Illinois high schools see huge spike in number of AP exams taken since 2018, new data shows

The Illinois State Board of Education made its annual Report Card public Friday — though data was severely affected by the spring’s unprecedented school closures.

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Students in an Advanced Placement Spanish class at West Leyden High School.

Sun-Times Media

Last year’s graduating class of Illinois high schoolers took thousands more Advanced Placement exams than their predecessors and passed those tests at higher rates, newly released data shows.

The increase built on two years’ worth of gains in AP testing, which state education officials credited to Gov. J.B. Pritzker for budgeting for fee waivers to reduce the cost of AP exams for low-income students. That decision earned the governor national honors from the College Board, which administers AP exams.

The new figures come in the Illinois State Board of Education’s annual Report Card that assess metrics at all public schools in the state — a tradition that was severely upended by the spring’s unprecedented school closures because of the coronavirus pandemic. This year’s release covers the 2019-20 school year.

Most pieces of data that school communities look for every fall were unavailable or incomplete this year because most standardized tests weren’t administered, attendance was scattered when schools closed and school ratings were suspended. Graduation rates, dropout rates and other performance metrics were provided with the caveat that they were “calculated with concerns.”

In the AP exams category, the 2020 class took 278,400 tests through all four years of high school, a 14,500 increase over 2019 graduates. Students passed a little over 195,000 of those tests, a 70% rate, a 2% increase. The big jump in AP testing came the previous year, when that 2019 class took 100,000 more AP exams than the prior year’s graduates, in line with the state increasing fee waivers for many students.

“Illinois’ students and educators charted historic gains in college and career courses, despite the COVID-19 pandemic disrupting the school year,” State Supt. of Education Carmen Ayala said. “We still have more work to do to increase access among students of color, and equity is the central focus of our state plan for [career and technical education].”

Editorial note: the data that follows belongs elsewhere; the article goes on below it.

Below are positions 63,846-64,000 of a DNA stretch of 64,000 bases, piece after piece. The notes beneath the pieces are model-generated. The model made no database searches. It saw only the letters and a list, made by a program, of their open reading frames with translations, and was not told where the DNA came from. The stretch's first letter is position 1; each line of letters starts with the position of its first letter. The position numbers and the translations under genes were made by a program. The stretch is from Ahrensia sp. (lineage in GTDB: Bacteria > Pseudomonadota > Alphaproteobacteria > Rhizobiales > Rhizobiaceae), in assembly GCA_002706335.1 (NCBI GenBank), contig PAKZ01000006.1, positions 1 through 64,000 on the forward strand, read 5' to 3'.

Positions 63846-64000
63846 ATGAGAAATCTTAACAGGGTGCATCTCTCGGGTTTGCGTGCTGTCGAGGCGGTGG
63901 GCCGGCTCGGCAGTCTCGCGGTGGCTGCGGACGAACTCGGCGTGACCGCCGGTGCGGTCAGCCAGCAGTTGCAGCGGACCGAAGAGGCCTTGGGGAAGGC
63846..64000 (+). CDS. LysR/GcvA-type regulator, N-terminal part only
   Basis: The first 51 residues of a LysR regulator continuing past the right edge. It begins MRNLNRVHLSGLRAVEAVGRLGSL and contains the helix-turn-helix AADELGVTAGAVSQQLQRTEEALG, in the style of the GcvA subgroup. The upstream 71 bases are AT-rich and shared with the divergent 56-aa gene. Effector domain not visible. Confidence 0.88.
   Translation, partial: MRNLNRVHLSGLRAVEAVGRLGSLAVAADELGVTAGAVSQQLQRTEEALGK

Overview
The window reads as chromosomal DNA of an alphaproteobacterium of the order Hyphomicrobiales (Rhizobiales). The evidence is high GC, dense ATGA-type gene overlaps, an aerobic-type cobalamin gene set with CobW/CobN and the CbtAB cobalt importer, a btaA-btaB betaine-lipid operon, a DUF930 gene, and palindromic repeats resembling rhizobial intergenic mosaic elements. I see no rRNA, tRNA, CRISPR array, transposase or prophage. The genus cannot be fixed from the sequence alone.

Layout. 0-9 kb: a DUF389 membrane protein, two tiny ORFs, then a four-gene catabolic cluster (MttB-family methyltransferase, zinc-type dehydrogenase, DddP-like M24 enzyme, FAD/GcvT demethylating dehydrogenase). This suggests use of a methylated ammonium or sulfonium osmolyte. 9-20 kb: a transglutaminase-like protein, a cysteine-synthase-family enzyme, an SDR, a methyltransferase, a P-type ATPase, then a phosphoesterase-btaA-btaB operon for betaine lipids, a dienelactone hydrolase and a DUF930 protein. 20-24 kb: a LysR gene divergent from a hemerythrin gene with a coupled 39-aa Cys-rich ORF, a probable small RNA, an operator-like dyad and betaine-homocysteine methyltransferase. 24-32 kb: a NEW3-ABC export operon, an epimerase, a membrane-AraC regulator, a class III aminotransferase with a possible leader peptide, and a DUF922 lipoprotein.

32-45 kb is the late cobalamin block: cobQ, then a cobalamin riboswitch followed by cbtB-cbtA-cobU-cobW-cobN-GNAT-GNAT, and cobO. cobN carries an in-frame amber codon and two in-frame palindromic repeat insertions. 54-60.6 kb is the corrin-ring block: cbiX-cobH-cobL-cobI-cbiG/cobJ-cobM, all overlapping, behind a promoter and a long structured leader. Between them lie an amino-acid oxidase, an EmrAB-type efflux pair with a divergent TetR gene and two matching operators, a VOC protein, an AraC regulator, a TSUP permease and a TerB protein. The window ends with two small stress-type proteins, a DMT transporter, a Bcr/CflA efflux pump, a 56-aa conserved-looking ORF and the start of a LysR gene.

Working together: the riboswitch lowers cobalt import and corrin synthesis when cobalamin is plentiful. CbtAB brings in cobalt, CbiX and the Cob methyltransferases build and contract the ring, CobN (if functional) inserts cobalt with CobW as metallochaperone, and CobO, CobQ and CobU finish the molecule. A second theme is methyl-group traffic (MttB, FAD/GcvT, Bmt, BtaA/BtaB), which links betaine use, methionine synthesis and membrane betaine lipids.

The state’s public schools also grew their teaching force, employing 131,230 public school teachers last school year, up about 2,000 from the previous year, the biggest gain in seven years. The average teacher salary also increased by $1,000 to $68,083, while the average administrator salary went up $1,700 to $111,293.

Despite minor demographic changes — about 500 more Latino teachers than 2018-19 — more than four of every five teachers are white and three-quarters are women. Black and Latino teachers each make up 5.9% of the teaching force despite Latinos making up 26.6% of Illinois schoolchildren and Black students accounting for 16.6% of enrollment. Just less than half of students are white.

“While we have increased the number of teachers, the profession remains overwhelmingly white and female,” Ayala told reporters on a conference call this week. “We have seen only modest increases in the proportions of Hispanic and Asian teachers, which is great news, but we still have much more work to do.”

The number of teachers increased last year despite historic losses in student enrollment.

Even before the pandemic, Illinois public schools lost 27,500 students last school year, the state’s largest single-year enrollment drop in the 25 years’ worth of publicly available records, records show. There were 1,957,000 students enrolled in Illinois public schools last school year.

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